How to Prioritize Projects and their Tasks
As a leader of a marketing organization, I am in a constant state of juggling competing priorities. My clients each believe their priorities are the most important, and thus should be completed first. In reality, that is almost never the case. In fact, many times their priorities are the least important. It’s my job as an executive to understand the goals of the organization and than translate those into priorities. I must rank the projects in order of how they will help the organization achieve their goals. At the same time, I have to balance those priorities against team retention and my career. These often do not correlate evenly. In other words, if I have a stakeholder in a department request a project that I know adds little, if any, value to the organization, I also have to understand the pros and cons of completing the project. If I complete the project as requested (sooner than it really needs to be completed), I might win favor with that leader and department. Doing so could advance my standing and that of my team’s. Conversely, delaying the project beyond the leader’s timeline (though it might be justified), could hinder my advancement and that of my team’s.
Take a team of 30 in an organization of about 2,000. There can many concurrent projects – well over 100 marketing projects. Each project could have one task or hundreds, but usually somewhere in between. In a large recent project, whereby I wanted to overhaul a web property, my team did our standard research, due diligence, collaboration with stakeholders, and cursory brainstorming, to yield about 25 enhancements. Thus we had our project, “Web Refresh” and about 25 sub-projects or tasks. We needed to figure out how to order the 25 tasks so that we could deliver the most value first. We leveraged the 9-Square Prioritization Matrix. If I wanted to be cute, we could call this the Soschin Priority Matrix and each item in the matrix would be given an SPF (Soschin Priority Factor) to determine its ranking on your to-do list. Here’s how it works:
- Each task is assigned a rating for level of effort of HIGH, MEDIUM or LOW. I use two scales (though you can only use one scale at a time, so chose the appropriate one for your project.) The first scale is for large projects. HIGH level of effort (LOE=H) is for tasks that take more than a day but less than a week; LOE=M is for tasks that take about a day; and, LOE=L is for tasks that take less than a day. For tasks that take longer than a week, adopting a concept from the agile method, you need to break the task down into more sub-tasks. There’s an optional scale for very small projects that I rarely use, but it comes in handy sometimes and that is H=more than an hour; M=about an hour; L=less than an hour. It’s very important to craft your ability to estimate task LOE so that over time you can do this accurately, accounting for research, experimentation, iteration, testing, refinement, etc. Underestimating does no one any good.
- Next, assign each task a value for return on investment (ROI): HIGH, MEDIUM, or LOW. HIGH tasks should be easily measured and translate into significant revenue opportunities or expense reductions; LOW should be assigned to tasks that round the business out, fill in gaps and are more than wastes of time; and, MEDIUM tasks should be somewhere in between.While my explanation of ROI can seem a bit arbitrary, that’s simply because I do not know your business or your project. In other words, you should be able to figure this out on your own. If you cannot figure out if a task has ROI, perhaps you should not be working on it – stick in the the “blue sky” or “rainy day” task list and let it marinate (or fester and die.)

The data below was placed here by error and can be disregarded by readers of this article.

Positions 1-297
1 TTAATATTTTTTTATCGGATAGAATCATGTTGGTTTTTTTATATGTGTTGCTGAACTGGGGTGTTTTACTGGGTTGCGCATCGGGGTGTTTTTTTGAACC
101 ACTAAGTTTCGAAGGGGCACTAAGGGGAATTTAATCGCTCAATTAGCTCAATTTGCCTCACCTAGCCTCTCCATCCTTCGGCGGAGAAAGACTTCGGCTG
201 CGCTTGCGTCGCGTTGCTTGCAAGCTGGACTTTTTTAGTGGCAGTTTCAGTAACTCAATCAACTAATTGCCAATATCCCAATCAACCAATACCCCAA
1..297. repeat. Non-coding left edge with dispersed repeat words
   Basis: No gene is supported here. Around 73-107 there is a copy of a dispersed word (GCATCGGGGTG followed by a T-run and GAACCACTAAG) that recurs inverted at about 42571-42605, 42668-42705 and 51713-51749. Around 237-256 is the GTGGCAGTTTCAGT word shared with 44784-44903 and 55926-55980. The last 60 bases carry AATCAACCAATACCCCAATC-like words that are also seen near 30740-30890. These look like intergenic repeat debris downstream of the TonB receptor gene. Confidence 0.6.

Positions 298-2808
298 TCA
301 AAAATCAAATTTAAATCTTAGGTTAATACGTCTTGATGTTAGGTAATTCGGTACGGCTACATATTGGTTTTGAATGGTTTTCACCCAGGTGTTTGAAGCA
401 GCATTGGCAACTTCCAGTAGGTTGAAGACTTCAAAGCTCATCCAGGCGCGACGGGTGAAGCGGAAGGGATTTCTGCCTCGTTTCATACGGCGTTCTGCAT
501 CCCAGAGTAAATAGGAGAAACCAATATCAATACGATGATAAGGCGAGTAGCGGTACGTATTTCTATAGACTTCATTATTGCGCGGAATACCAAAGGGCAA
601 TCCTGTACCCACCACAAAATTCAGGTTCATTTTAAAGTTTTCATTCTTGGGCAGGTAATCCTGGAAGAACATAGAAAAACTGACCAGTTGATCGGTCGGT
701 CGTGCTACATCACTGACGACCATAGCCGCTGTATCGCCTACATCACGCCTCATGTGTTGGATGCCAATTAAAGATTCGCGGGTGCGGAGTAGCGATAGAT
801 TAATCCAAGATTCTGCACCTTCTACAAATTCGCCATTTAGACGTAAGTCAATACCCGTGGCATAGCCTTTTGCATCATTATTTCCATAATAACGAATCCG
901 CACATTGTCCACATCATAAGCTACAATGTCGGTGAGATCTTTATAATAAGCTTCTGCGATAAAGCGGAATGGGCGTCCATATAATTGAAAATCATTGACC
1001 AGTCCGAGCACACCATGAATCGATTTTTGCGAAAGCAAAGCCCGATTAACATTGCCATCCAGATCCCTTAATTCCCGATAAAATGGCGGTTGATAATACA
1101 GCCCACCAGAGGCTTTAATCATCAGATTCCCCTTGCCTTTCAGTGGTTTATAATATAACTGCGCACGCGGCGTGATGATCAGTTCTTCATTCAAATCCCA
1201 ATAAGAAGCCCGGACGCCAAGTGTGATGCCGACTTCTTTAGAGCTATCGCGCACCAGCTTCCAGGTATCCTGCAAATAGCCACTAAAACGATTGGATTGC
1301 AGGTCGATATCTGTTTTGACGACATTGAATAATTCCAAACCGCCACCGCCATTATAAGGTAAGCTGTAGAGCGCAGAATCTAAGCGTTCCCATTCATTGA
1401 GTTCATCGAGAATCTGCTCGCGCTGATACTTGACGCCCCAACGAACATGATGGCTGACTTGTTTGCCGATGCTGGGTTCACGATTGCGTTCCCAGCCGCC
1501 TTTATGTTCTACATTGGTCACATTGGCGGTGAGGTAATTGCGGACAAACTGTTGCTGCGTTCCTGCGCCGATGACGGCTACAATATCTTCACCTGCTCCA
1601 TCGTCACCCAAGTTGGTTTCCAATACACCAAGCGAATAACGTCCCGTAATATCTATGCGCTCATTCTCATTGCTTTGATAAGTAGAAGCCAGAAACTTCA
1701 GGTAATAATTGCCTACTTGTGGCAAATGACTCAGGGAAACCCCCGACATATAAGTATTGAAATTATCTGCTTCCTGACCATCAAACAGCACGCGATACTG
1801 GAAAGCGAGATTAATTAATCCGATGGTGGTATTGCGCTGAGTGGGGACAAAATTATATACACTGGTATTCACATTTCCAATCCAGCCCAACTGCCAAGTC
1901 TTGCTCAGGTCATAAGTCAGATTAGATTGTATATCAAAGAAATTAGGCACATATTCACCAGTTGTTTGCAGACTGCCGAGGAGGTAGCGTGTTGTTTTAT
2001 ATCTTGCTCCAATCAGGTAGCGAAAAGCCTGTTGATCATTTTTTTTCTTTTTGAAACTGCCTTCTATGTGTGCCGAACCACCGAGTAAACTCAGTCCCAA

- Using the table below, score each task according to the assigned LOE and ROI in steps 1 and 2, respectively.
- At this point, each task should now have a value of 2, 4, 6, 8, or 10. This is the project’s SPF (Soschin Priority Factor). You’re now much closer to a ranked list of tasks, but you’ve also probably noticed that some are colliding with one another, in that a medium LOE with a high ROI (score=8) has the same value as low LOE and medium ROI (also score=8). That’s okay… keep reading.
- As you start to rank your tasks by score (highest score is the first task you should complete), when you have a tie, your knowledge of the project and the specifics of the task will be the tie-breaker. If you cannot figure out which one to do first, flip a coin because it doesn’t matter.
- For those of you who belong to Mensa, and for extra credit, you can add a third-dimension called “PCW” which stands for political capital won. It’s a similar scale of 1-3-5, with low PCW being 1 and high being 5. For example, if you have an 8 (LOE=M + ROI=H) and the PCW is high, the task would get 5 more points for a total SPF of 13. Note, that by adding the 3rd dimension, you go from 5 possible scores to rank tasks (2, 4, 6, 8 & 10) to 12 possible scores (the original five, plus 3, 5, 7, 9, 11, 13 and 15). So, on projects with lots of tasks, if you really want to get specific, go with the 3rd dimension. But that can really over complicate things. In some of my former roles, there was a lot of PCW at stake, so the 3rd dimension was in play frequently.
So that’s it… that’s how you translate a complicated set of tasks into an organized and methodical plan of attack. It’s a great way to communicate to your project team as well. Over time, by completing this exercise, you team should get more accurate at agreeing on ROI and LOE. I have found that when I introduce this in projects to new team members, folks tend to group tasks into more narrow scores, such as lots of medium LOEs and ROIs and therefore a lot of SPF 6’s. That’s okay, but over time you should be able to spread the tasks out over the matrix. There’s no formula or bell curve for doing so – it just depends on the project.